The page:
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By Eyvind Johnson
Translated from the Swedish by Elspeth Harley Schubert
Library of Congress Catalogue Card Number: 77-134666
New York: The Vanguard Press, Inc., 1960
316 pages

Bob Corbett
Feb, 2015

For much of the novel I was reading it as historical fiction with the emphasis on the “history.” I think that was a mistake. The novel is primarily a gripping love story which happens to be set in Carolingian times and much of the action is dictated by what was going on in one period of those times.

The central action concerns Charlemagne’s decision to conquer the Lombards and bring them under his rule. He actually succeeds with the northern Lombards, but never does quite rule those of the southern Italian area of Beneventum.

We follow the fate of the Lupgis family who lived in northeast Italy. They were Lombards and their local lord, Duke Rodgaud, decided to rebel against Charlemagne’s rule and to take back their freedom. This turns out to have been a badly planned and fool hardly undertaking and they are brutally suppressed and many of the main characters are punished by Charlemagne with prison sentences and even death.

The Lupgis family was a prominent family in Duke Rodgaud’s area and the three young sons of the Lupgis family became warriors in the short uprising. The oldest son is imprisoned for several years; the second son has run away from the home village and disappears for many years. The central figure of the novel, however, is Johannes Lupgis. He is a very scholarly boy of about 16 when the rebellion broke out. He is not taken prisoner, and is also closely allied with his uncle, Anselm, a monk and scholar. (This Italian Anselm is no relation whatsoever to the famous English monk, Ansel of Canterbury, of two hundred years later.)

All three of the Lupgis boys were deeply in love with the local Duke’s beautiful young daughter, Angila. She was only 14 when the rebellion broke out, but the rest of the novel concerns the desire of each of the three sons, but especially of Johannes, to find her and make her his wife.

Eventually Johannes Lupgis is accepted into Charlemagne’s Court as secret secretary. Charlemagne likes him a great deal, but is still cautious because of his family’s history with the rebellion of some years earlier.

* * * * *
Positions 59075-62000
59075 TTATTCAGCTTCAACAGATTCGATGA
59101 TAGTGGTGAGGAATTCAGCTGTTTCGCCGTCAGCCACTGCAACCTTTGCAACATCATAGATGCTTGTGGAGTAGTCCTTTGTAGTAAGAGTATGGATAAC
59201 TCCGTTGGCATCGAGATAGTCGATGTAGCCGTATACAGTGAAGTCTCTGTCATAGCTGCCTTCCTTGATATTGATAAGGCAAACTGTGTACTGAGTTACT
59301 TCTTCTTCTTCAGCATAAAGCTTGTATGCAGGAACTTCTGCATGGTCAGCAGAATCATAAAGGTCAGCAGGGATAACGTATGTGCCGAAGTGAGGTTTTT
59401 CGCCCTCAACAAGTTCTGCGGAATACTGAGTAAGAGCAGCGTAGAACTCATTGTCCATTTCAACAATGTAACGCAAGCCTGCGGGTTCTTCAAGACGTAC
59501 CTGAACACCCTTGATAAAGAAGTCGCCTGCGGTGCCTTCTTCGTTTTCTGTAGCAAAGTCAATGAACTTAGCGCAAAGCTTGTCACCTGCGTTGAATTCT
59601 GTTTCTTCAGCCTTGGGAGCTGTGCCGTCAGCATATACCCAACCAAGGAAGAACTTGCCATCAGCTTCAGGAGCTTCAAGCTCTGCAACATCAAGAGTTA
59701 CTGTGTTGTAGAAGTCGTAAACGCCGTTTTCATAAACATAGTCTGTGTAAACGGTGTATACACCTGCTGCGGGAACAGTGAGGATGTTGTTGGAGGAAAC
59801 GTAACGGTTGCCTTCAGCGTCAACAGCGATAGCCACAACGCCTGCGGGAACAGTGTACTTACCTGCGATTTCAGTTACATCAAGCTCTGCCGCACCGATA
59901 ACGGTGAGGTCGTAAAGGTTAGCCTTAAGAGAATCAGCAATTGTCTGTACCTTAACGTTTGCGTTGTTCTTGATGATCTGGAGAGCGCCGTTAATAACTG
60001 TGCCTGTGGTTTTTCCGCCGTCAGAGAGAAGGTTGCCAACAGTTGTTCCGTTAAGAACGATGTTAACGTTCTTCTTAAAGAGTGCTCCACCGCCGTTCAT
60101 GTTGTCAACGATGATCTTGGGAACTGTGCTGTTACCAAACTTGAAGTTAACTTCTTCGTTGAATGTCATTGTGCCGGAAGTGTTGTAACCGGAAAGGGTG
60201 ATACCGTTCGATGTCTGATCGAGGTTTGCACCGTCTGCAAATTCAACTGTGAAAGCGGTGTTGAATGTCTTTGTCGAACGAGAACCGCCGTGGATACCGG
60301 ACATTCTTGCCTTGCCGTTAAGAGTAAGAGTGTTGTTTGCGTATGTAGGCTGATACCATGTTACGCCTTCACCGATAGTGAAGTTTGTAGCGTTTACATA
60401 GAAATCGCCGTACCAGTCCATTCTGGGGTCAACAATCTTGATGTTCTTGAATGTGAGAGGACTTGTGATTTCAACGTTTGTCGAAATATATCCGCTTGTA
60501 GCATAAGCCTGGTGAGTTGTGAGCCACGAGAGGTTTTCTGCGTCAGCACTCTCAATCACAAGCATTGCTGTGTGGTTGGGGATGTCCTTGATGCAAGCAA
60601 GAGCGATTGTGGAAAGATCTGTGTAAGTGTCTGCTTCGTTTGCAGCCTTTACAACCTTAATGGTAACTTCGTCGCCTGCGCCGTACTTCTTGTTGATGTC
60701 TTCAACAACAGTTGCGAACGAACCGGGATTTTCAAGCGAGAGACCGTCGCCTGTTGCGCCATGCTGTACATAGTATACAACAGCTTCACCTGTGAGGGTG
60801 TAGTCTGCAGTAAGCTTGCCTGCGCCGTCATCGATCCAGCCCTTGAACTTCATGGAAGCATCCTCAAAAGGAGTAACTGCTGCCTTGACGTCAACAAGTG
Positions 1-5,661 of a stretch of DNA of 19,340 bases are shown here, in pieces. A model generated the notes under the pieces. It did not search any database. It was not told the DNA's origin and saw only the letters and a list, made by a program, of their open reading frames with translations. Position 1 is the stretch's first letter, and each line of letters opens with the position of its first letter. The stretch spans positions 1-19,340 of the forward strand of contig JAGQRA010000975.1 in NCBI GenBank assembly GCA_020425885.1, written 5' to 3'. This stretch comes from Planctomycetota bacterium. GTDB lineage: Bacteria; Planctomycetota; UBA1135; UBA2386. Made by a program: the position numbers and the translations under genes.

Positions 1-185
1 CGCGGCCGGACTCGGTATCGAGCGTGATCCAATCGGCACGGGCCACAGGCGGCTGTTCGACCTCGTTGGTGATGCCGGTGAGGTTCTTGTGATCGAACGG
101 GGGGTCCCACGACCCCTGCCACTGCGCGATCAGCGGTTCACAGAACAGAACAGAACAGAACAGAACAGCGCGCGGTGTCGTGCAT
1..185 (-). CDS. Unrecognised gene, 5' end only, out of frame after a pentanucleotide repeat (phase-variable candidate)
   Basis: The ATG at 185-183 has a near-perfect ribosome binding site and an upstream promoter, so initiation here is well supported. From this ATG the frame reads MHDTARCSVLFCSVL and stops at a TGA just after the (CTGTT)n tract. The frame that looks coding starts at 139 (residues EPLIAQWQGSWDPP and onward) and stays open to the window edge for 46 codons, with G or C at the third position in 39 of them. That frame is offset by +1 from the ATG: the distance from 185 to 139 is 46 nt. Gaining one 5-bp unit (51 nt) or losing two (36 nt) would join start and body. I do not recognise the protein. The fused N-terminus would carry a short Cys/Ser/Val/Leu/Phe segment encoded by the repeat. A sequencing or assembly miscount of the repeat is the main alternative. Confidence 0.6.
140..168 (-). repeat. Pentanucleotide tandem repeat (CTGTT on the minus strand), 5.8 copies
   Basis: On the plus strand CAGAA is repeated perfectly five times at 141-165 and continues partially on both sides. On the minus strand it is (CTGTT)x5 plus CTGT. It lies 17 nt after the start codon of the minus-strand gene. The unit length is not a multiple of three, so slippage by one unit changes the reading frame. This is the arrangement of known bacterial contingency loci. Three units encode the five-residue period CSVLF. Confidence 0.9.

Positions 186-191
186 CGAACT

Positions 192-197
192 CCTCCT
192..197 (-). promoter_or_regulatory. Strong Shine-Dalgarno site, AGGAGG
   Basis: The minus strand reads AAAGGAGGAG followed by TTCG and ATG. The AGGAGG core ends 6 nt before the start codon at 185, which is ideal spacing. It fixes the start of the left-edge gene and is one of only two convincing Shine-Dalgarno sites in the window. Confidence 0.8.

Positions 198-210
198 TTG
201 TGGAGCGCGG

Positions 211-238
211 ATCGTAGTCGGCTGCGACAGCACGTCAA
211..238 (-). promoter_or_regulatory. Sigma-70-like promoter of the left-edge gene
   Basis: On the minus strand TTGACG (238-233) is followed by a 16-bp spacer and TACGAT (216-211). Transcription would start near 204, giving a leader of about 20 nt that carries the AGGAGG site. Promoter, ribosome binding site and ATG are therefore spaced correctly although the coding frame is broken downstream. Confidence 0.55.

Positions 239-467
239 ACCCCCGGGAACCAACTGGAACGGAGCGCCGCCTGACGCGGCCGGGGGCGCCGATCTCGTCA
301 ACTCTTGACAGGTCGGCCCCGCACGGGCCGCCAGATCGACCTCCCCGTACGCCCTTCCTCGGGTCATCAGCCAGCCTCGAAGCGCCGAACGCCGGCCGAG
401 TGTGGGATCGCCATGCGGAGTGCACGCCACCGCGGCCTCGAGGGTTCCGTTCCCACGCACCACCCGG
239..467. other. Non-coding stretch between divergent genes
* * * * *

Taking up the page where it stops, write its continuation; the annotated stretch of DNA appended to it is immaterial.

Johannes does plead the case for his oldest brother, Warnefrit, who has been In Charlemagne’s prison for nearly 10 years. However, when Johannes goes to the prison to free his very ill brother, he himself is arrested and put into the prison, but his brother is sent home.

Johannes has been betrayed by the husband of Angila, who has long since left her village and married one of the minions in Charlemagne’s chain of command. That jealous husband has set up Johannes who spends several years in the prison, never ceasing to dream of his hopes to free Angila from her husband and take her back to their ancestral village.

Eventually Charlemagne comes to learn of Angila’s husband’s lie and the husband is imprisoned while Johannes is set free. Unfortunately Angila is now deathly ill herself and Johannes decides to at least take her home to their village so she is free of her husband and will have some last years with Johannes.

Alas, it doesn’t come to a happy ending, but, in essence, the last days of both Angila and Johannes are happier than one would have suspected.

It is this touching and sad love story that is the essence of the novel. Nonetheless, the reader is treated to a fairly comprehensible understanding of the nature of Charlemagne’s reign, his phenomenal power, and his brilliance as both a warrior and ruler.

Bob Corbett


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Bob Corbett